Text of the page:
Atmosphere of Hope:
Searching For Solutions to the Climate Crisis
by Tim Flannery in Australia
Text Publishing, $30
When I wrote The Weather Makers, I laid out the state of climate science as it was understood in 2005. The book received much acclaim, but it was also criticised by climate-change sceptics as extremist and alarmist.
Since the book was published, the Intergovernmental Panel on Climate Change (IPCC) has completed two major summaries, in the form of its fourth and fifth assessment reports, and thousands of scientific publications have added to our understanding of how Earth’s climate system responds to carbon pollution.
As a result, many details of climate science have been clarified. Not only are the scientific projections of major trends more certain than ever, but today many of us also have firsthand experience of living in a strongly shifted climate. With climate change an experienced reality, and the science verified, the room for climate change denialism keeps shrinking.
Despite their vast increase in computational power, the models remain consistent in telling us that our Earth is warming, and will continue to warm in proportion to the volume of fossil fuel we burn. What has changed is the detail they reveal about the things that will unfold.
While no climate model can predict the future – simply because the future is impossible to predict – the increasing computational power of the models means that they are becoming ever more useful at explaining how climatic changes are being influenced by humanity. Studies of past climates are also becoming ever more informative. One that examines over 1,000 years of temperature records has shown that climate trends have sometimes differed markedly in the northern and southern hemispheres.
One example of hemispheric difference, which the sceptics used to cast doubt on the fact that CO2 causes warming, concerns the medieval warm period. The new study demonstrates unequivocally that this warm period was restricted to the northern hemisphere.
But such is the unprecedented volume of greenhouse gases that humans have released into the atmosphere that the climate system is being overwhelmed, and today warming is occurring in both hemispheres. The contemporary world is changing fast; few changes have been as profound or disturbing as the increases in extreme weather experienced right across the planet. For that dwindling band who continue to deny anthropogenic climate change, this is the new battleground – albeit one which is becoming ever more difficult for them to defend.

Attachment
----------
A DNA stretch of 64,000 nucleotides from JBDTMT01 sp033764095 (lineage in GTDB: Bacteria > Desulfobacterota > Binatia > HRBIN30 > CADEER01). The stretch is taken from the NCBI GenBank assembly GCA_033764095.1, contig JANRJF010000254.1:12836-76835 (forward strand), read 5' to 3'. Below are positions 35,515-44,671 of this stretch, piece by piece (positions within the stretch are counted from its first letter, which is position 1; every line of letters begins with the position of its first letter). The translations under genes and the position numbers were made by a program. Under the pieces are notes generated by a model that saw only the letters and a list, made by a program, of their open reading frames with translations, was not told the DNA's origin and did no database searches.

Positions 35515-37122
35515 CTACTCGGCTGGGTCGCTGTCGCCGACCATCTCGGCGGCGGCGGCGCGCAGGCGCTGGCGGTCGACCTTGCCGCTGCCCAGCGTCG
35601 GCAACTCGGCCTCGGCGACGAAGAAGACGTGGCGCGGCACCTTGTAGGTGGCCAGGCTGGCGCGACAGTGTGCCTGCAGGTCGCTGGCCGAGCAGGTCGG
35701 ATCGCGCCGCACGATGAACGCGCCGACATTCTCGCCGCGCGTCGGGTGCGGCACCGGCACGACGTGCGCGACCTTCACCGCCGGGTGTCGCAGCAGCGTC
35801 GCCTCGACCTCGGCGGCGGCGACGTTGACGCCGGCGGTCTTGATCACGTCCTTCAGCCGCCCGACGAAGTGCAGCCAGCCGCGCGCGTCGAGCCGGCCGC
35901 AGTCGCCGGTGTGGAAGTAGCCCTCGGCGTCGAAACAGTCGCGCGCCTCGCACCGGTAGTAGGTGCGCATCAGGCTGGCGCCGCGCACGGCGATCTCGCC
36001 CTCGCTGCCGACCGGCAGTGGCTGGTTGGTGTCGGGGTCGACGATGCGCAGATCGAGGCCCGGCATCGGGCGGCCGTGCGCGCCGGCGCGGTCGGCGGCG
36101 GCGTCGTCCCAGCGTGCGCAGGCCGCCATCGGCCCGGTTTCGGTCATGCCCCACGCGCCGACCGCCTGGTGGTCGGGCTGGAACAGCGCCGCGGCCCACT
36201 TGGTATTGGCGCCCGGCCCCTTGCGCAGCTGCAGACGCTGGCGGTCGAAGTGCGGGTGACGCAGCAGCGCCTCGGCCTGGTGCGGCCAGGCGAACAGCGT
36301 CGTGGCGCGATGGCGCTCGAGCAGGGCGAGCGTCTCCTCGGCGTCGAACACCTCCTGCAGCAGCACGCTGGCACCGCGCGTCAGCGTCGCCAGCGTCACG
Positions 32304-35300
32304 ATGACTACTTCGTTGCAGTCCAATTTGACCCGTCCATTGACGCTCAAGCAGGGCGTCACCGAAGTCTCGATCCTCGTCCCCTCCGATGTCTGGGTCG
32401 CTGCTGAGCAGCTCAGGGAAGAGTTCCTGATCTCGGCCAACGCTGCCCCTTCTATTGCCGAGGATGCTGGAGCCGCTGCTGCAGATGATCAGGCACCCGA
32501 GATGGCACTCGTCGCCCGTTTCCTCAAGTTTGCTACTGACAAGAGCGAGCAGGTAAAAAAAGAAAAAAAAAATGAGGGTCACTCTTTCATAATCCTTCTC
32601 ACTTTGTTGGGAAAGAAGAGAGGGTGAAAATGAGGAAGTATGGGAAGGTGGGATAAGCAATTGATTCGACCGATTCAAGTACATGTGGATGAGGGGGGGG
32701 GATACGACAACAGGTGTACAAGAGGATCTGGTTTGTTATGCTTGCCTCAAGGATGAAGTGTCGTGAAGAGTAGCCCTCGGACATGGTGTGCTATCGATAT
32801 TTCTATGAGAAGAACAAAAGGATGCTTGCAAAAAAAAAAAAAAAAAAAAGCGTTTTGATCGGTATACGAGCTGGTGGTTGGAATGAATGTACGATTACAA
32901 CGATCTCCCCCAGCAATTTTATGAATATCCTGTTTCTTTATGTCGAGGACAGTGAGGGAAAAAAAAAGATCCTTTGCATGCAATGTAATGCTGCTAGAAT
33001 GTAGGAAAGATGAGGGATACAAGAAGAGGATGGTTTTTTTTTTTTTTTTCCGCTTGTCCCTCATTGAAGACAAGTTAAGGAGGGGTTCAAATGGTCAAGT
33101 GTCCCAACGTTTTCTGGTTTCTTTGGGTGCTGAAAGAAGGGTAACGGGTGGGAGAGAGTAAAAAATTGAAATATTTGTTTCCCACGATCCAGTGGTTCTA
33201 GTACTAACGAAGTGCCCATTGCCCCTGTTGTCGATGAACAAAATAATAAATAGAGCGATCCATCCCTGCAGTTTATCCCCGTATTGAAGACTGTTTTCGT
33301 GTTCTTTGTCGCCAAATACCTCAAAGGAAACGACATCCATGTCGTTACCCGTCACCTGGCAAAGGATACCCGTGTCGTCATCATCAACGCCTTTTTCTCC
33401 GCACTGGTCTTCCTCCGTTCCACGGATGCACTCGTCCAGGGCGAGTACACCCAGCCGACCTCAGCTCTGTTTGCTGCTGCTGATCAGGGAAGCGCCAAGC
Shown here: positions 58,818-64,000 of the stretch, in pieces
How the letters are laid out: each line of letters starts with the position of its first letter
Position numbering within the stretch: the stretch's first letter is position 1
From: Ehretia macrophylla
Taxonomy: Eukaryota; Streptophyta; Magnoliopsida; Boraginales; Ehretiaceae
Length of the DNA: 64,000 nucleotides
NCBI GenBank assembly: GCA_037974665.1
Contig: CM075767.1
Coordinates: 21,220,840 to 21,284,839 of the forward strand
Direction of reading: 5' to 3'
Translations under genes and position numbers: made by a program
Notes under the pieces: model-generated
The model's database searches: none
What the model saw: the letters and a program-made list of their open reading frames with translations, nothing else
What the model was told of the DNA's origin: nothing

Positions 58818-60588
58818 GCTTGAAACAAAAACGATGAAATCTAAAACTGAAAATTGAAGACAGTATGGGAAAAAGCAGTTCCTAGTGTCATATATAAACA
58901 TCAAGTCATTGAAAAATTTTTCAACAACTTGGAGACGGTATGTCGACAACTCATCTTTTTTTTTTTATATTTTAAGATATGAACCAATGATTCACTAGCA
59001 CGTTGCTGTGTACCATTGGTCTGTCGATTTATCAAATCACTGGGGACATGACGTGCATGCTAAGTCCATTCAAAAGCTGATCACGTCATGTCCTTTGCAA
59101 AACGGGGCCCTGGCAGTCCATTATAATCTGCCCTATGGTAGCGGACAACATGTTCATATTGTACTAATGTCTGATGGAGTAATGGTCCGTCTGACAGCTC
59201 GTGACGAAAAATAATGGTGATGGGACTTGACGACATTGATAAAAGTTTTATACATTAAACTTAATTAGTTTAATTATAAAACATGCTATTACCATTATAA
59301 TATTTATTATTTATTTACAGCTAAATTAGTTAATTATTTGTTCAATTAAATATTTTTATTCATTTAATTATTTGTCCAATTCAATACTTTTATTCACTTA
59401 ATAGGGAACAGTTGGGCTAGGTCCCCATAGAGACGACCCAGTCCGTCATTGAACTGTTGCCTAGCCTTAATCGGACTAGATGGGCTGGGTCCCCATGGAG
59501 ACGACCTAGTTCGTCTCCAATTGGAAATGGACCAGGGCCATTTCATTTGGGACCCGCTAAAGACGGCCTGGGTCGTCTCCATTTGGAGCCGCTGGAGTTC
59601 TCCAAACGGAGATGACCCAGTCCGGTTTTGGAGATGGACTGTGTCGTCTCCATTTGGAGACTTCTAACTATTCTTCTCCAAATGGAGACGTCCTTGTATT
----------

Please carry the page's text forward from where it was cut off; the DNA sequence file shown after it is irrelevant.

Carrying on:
When, in late 2013, Australian prime minister Tony Abbott and his environment minister Greg Hunt argued that there is no link between the warming trend and extreme bushfires, they were arguing not only against science, but also contrary to common sense.
The link between extreme weather and climate change is a critical area for public understanding, because it’s the devastating extremes, rather than a shift in averages, that have the greatest impact. To deny the link also permits people to believe that climate change is something only for future generations to worry about. It is not.
Our climate has already changed, and over the last decade we have begun to witness more frequently the consequences of our profligate burning of coal, oil and gas. Very recent advances have allowed scientists to quantify the human impact on individual extreme weather events. Extremes in the weather are therefore a good place to begin looking at what has changed in climate science over the past decade.
The Australian Open Tennis Championships are Melbourne’s moment in the sun, and during the fortnight of the competition there’s hardly another topic of conversation in the city. When, during the 2014 Open, a heatwave of unprecedented ferocity struck Melbourne, bringing a record-breaking four days in a row of temperatures over 41°C, as well as the city’s hottest-ever 24-hour period, the stadium built to host the event turned into a furnace.